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Status project: Lopend

Sustainably generated electricity from sustainable sources, particularly solar and wind are increasingly causing imbalance on the electricity grid. Because these sources are variable and poorly controllable, the electricity production sometimes exceeds the demand and vice versa. Network operators are therefore looking for smart grid solutions with which supply and demand can be smartly coordinated.

Electric cars can be used as a buffer in the energy grid through smart charging. With smart charging, electric cars are charged and discharged when there is a surplus or a shortage of electricity. The batteries of electric cars can be used for this purpose because cars stand still for the greater part of the day (shared cars are used up to 40%). A precondition for this is that the user adapts his charging behaviour to the available amount of solar energy. This requires interaction with the end user.

SolarMiles is about smart charging of electric shared cars with solar energy. To make electric driving really sustainable, the Amelander Energie Coöperatie and Grunneger Power want to charge electric shared cars with their own generated solar energy. At the same time, this can contribute to the net balance. Electric cars can act as a buffer in the energy grid by charging the cars when there is a surplus of solar energy. SolarMiles investigates how user mobility demand and the demand for buffer capacity in the grid can be cleverly linked.

In addition to knowledge about the technique of smart charging, it also requires insight into users interaction, often a ‘missing link’ in existing projects. Through researching the user variables in smart charging, the project aims to create conditions for further development of this technical innovation. In SolarMiles innovative service concepts are developed that motivate users of electric shared cars to charge these cars as much as possible with available solar energy. This is developed in close cooperation, or ‘co-creation’, with users. The service concept is tested and evaluated by potential users with help from BMW and the necessary software.


SolarMiles investigates how user mobility demand and the buffer capacity in the grid can be cleverly linked. To this end, the following questions will be answered:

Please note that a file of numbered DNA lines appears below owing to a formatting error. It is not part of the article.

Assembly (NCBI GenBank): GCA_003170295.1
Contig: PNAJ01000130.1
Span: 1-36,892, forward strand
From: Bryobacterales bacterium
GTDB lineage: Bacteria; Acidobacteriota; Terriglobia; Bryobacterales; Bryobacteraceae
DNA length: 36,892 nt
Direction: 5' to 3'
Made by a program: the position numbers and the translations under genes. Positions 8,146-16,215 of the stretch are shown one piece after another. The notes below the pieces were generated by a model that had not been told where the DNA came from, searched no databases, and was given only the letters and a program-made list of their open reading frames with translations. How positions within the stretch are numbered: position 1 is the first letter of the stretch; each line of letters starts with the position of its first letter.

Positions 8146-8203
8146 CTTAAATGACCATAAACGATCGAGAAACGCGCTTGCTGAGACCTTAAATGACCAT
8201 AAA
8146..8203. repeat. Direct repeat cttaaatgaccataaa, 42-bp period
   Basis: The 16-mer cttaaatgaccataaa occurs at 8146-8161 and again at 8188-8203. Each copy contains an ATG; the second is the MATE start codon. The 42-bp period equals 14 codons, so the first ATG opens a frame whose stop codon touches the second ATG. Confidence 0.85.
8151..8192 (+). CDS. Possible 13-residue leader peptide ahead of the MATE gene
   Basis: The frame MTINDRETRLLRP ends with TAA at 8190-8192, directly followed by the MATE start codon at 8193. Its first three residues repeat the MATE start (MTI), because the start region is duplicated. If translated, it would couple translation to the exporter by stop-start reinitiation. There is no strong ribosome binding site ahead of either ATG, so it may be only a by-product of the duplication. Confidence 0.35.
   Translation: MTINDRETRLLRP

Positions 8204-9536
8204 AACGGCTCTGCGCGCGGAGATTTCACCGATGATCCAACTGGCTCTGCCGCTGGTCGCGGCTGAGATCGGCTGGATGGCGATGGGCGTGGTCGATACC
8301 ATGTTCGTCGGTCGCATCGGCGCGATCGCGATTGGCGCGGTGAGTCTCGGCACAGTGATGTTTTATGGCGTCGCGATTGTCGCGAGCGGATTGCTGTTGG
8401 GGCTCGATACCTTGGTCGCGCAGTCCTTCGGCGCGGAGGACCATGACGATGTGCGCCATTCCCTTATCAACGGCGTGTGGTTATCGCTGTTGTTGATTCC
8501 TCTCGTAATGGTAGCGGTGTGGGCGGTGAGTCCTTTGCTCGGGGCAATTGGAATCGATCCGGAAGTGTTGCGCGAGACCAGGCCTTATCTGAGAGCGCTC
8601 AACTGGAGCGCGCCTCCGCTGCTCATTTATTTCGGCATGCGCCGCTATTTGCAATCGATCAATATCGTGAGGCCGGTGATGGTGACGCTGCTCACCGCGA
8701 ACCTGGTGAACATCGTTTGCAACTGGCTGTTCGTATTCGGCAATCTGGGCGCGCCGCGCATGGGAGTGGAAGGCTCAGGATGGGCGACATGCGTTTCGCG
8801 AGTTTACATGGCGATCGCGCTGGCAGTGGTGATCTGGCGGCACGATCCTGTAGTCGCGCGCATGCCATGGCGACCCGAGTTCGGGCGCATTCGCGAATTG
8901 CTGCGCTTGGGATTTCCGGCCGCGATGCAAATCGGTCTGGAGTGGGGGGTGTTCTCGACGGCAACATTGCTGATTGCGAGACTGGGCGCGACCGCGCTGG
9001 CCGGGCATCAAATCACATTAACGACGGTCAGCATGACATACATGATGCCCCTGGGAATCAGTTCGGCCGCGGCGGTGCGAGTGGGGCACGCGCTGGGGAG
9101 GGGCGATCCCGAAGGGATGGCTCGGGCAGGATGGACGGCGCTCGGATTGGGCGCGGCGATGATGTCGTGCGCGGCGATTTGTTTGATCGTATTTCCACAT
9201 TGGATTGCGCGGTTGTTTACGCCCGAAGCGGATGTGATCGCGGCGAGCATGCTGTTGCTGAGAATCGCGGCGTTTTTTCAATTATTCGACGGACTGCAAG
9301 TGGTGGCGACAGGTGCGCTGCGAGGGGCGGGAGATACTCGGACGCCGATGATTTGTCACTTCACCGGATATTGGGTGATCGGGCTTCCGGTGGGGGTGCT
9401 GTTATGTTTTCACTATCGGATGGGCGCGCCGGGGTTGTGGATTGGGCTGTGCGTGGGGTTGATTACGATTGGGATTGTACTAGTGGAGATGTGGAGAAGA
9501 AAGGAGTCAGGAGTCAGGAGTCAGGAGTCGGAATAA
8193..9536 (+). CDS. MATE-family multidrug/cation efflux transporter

1. What are the characteristics of usage patterns of electric cars, production patterns of solarPV, technical infrastructure and net balancing of the electricity grid?
  2. How can electric shared cars within the limits of the current system make use of the available amount of solar energy and thus contribute to the net balance?
  3. Wat are the requirements of a service concept in order to motivate users of electric shared cars to adjust their charging patterns to the available amount of solar energy, so that buffering with these cars can be optimized?

The goal

The development of an innovative service concept is to encourage end users of electric shared cars to charge the cars efficiently, so that the available solar energy and the capacity of the car as a buffer can be optimally utilized.

By adapting to the users’ wishes and demands, we contribute to the development of service concepts for sustainable mobility that are supported socially. SolarMiles aims to create the conditions for further development of the current technological innovation from smart charging to a fully-fledged service that connects with the user.

Expected research results

SolarMiles will produce the following results:

  1. A data model in which the mobility patterns of users are linked to the generative patterns of solar energy and network data;
  2. Three different service concepts with a description of the ways in which the desired user behaviour and the user interaction can be realized;
  3. ‘Proof of concept’ of a new service concept for an electric shared car service, elaborated for the AEC and GP communities and tested, validated in Ameland.


By gaining insight into the behaviour and needs of the end user, the success of implementing the smart charging technology can be increased. With the project results existing players can further develop their products and services and the energy cooperation can further develop the ‘proof of concept’ and set it out within their communities. The process of co-creation with users leads to new forms of sustainable transport which can count on a better social support.

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